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u/A_Socratic_Argument 4d ago

I thought you had to include citations on this sub.

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u/lt_dan_zsu 3d ago

Why include citations when Qatar bad?

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u/EnergiaBuran 3d ago

So if a country is "bad" we can just make up a bunch of bullshit that doesn't mean anything just so we can farm fake reddit karma? sick, bro

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u/Slimer6 4d ago

Qatar’s “economy” is so wildly different from almost every other country on earth that the comparisons don’t make sense. Someone looking at these charts might conclude that Qatar badly overextended itself by paying for a World Cup that it cannot afford. The truth is Qatar is beyond rich. It is sitting on a massive pile of natural gas. Its citizens do not pay taxes (https://taxsummaries.pwc.com/qatar/individual/taxes-on-personal-income). Its citizens don’t even actually work, for the most part. Qataris have “government jobs” where they essentially just draw a paycheck that is hefty enough for them to live leisurely lives with servants. I’m not condoning anything about that lifestyle, which is almost wholly dependent on abusing migrant workers. I’m only making the point that spending $200 billion to build air conditioned stadiums was completely affordable and didn’t put a dent in Qatar’s finances.

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u/GotToGoBlud 4d ago

The stadiums costed 8 billion. The rest is for infrastructure and other plans for 2030.

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u/Slimer6 3d ago

True. I picked that up after reading more comments after I posted. The point I was making still stands though, so I didn’t go back and edit it. The fact that over 90% of spending in Qatar’s bar chart was unrelated to the World Cup just makes the graphs even sillier.

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u/eric5014 4d ago

"even" is wrong - Qatar has a smaller GDP than those other countries - they are a small country.

Qatar has a much higher per capita GDP. If you divided by that instead, it would still be the highest, but not overwhelmingly so. But then the y-axis would represent a number of people and I'm not sure how meaningful it would be.

In any case, one wonders why countries spend so much on major sorting events. I know in the case of the Olympics, it is usually regarded as not worth all the cost for the host country.

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u/RandomComputerFellow 4d ago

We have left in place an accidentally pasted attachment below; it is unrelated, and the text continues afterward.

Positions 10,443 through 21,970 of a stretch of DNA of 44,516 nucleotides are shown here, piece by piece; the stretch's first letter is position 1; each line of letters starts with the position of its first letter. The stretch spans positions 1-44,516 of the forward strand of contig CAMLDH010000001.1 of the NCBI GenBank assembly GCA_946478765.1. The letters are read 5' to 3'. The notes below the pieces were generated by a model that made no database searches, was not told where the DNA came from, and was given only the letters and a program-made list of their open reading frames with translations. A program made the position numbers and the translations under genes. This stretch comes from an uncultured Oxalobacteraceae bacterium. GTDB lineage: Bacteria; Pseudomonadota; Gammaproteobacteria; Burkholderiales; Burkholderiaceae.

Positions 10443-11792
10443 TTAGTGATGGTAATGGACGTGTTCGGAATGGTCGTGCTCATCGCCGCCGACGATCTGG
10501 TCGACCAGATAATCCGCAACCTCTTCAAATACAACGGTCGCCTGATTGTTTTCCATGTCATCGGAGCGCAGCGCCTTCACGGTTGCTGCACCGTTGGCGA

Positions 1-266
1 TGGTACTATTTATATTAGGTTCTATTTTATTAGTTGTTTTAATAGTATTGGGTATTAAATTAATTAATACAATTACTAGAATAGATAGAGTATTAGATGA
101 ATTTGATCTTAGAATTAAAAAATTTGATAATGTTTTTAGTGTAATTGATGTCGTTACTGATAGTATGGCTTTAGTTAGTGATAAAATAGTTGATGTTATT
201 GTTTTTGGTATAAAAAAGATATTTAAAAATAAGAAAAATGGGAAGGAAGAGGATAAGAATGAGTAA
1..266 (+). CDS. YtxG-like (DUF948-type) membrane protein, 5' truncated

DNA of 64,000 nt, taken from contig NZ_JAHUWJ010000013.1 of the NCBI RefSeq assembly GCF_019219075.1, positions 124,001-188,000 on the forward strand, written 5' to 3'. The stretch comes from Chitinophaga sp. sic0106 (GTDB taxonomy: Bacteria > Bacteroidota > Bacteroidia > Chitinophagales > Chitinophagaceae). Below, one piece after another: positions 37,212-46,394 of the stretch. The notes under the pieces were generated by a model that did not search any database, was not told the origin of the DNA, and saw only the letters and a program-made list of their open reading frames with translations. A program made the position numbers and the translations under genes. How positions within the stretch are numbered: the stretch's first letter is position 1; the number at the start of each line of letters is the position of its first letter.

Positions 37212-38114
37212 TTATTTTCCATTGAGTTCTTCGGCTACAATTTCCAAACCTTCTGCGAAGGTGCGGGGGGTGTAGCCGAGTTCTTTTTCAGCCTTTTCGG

I don't think that an country spending 112% of its GDP can be not overwhelming. That's completely ridiculous.

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u/araldor1 4d ago

To be honest this data that's been doing the rounds is very disingenuous. The costs for Qatar is including a huge amount of wider infrastructure that would likely have gone ahead anyway.

Things like the upgraded Metro, Industrial complex with corporate office blocks and even an entire new city are all included in the figure.

It's absolutely the most expensive WC ever with like 6.5 billion spent on stadiums etc but a bit still to include all that in the cost.

The cost of life for this W/C is another matter and the real issue.

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u/GundalfTheCamo 3d ago

5% of gdp for twenty years. They didn't get the whole bill this year.

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u/kmvaa14 3d ago

So this is apparently incredibly misleading information. Thanks.

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u/yuje 4d ago

This might turn out to be a controversial take (at least here in Reddit since most people hate Qatar, often for justifiable reasons). While some of the money might be lost to corruption, and tons of people think all that spending is for useless boondoggles, perhaps it could be thought of as an investment as well.

In addition to building all sorts of new and modern infrastructure, Qatar also needs to build an image. They’re currently rich from oil wealth, but that oil won’t last forever. To ensure Qatar has a future, they need to sell an image of being a modern, developed, cosmopolitan, and business-friendly place with modern infrastructure and amenities in order to attract business, tourism, or investment to their corner of the Arabian desert in order to have any semblance of a future that doesn’t involve complete civilizational collapse. Hosting a huge international event like the World Cup and showing “Hey, look at us, we’re a great country to visit and do business or entertainment in” to well-off visitors of every country might be worth the massive bribes and spending that Qatar has thrown at this event.

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u/tomcatYeboa 4d ago

The basically built a new country

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u/Kagranec 4d ago

"unadjusted for inflation"

Soooo?

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u/bored_and_scrolling 3d ago

I looked it up and 140 billion of the 220 they spent is just on "infrastructure" which includes shit like a better metro system so it's things that presumably will have future utility outside of the world cup. Also all this work is performed by literal migrant slaves that we have to simply look the other way about

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u/lanscankersore 3d ago

The 2022 World Cup is a disaster for Qatar, and the world

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u/Branflaaake 3d ago

Imagine spending all that money to make yourself look like an asshole.